Feds discuss plans to merge systems for proposed HSD
- By Jason Miller
- Sep 06, 2002
Homeland Security Office mulls how to roll 24 agencies into cohesive unit
'We are not sure what the optimal number is, but we know it is not 25 HR systems for one department,' James Flyzik says of systems for the proposed Homeland Security Department.
Henrik G. DeGyor
HERSHEY, Pa.'The Homeland Security Office has begun meeting regularly with the IT officials in the 24 organizations slated to become part of the proposed HS Department.
The office's IT team is working on a technical reference model as a part of an enterprise architecture for the proposed department, said James Flyzik, Treasury Department CIO on detail as a senior adviser to Homeland Security director Tom Ridge. Flyzik discussed a variety of the office's projects during the opening ceremony of the Interagency Resources Management Council conference.
The model will help the new HSD organizations figure out what systems they are using now, Flyzik said. For instance, he said, there are 25 human resources systems, seven payroll systems and more than 12 financial systems in use by the 24 agencies.Table talk
'We are not sure what the optimal number is, but we know it is not 25 HR systems for one department,' Flyzik said. 'We are looking at what we can do in moving that forward. We are bringing people to the table for the first time that need to sit around the table and talk about these things.'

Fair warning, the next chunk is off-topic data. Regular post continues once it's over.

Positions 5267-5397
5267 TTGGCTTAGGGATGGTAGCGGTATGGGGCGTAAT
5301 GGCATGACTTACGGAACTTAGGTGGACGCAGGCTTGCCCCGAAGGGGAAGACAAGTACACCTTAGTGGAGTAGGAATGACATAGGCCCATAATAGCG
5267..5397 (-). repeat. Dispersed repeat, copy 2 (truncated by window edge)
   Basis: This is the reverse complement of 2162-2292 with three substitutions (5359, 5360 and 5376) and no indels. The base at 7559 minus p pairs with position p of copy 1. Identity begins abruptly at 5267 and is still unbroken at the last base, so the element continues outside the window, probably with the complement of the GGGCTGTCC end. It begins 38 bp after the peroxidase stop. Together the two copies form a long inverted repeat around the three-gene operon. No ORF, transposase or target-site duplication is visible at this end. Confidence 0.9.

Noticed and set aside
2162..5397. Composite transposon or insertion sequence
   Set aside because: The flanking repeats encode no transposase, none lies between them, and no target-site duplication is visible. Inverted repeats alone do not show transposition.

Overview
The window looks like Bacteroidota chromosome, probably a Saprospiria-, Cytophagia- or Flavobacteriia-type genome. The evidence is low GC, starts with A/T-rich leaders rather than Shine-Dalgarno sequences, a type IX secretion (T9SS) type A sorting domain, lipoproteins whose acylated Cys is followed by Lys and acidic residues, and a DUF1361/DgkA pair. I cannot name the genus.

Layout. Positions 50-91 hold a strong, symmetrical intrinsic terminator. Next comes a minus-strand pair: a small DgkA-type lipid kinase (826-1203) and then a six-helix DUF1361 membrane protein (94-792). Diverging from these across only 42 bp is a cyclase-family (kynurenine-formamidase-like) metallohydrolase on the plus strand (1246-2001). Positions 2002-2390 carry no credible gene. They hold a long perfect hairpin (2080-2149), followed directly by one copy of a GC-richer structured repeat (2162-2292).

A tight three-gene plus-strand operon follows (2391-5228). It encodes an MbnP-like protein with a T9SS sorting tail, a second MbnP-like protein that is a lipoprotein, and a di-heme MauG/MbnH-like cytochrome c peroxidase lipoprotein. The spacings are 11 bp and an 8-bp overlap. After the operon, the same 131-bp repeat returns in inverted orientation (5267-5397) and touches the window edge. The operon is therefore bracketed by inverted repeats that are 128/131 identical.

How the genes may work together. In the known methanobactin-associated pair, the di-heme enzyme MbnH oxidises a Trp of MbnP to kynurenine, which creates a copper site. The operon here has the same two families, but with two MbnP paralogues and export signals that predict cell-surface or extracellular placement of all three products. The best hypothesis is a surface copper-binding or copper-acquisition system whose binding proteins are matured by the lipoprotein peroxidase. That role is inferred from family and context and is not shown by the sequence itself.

The Homeland Security Office also is setting up a secure videoconferencing system to let Ridge communicate more easily with state governors.
The videoconferencing system will be in place by the end of the year, Flyzik said. It will use Integrated Services Digital Network and other types of fast connections.
'It will start with portable devices and over time merge into a permanent system,' he said. 'We want to be able to set it up and take it down quickly.'
The Homeland Security team also is working to connect law enforcement officials through two other projects.
The office is connecting the FBI's National Crime Information Center and the National Law Enforcement Telecommunications System to the Law Enforcement Online Intranet portal and the Regional Information Sharing Systems network, Flyzik said. State and local officials have used LEO and RISS to share information with each other and federal officials.
He added that the Justice Department will offer grants to states that need to set up systems to access the portal and network.
The office also is consolidating 25 federal watch lists and not all of them have the same names listed.
'It's time to connect the dots, and it's time to look at what we need to do to consolidate those,' Flyzik said.
'We have to make sure we are not in a situation again where one agency knows something that another one needs to know in advance.'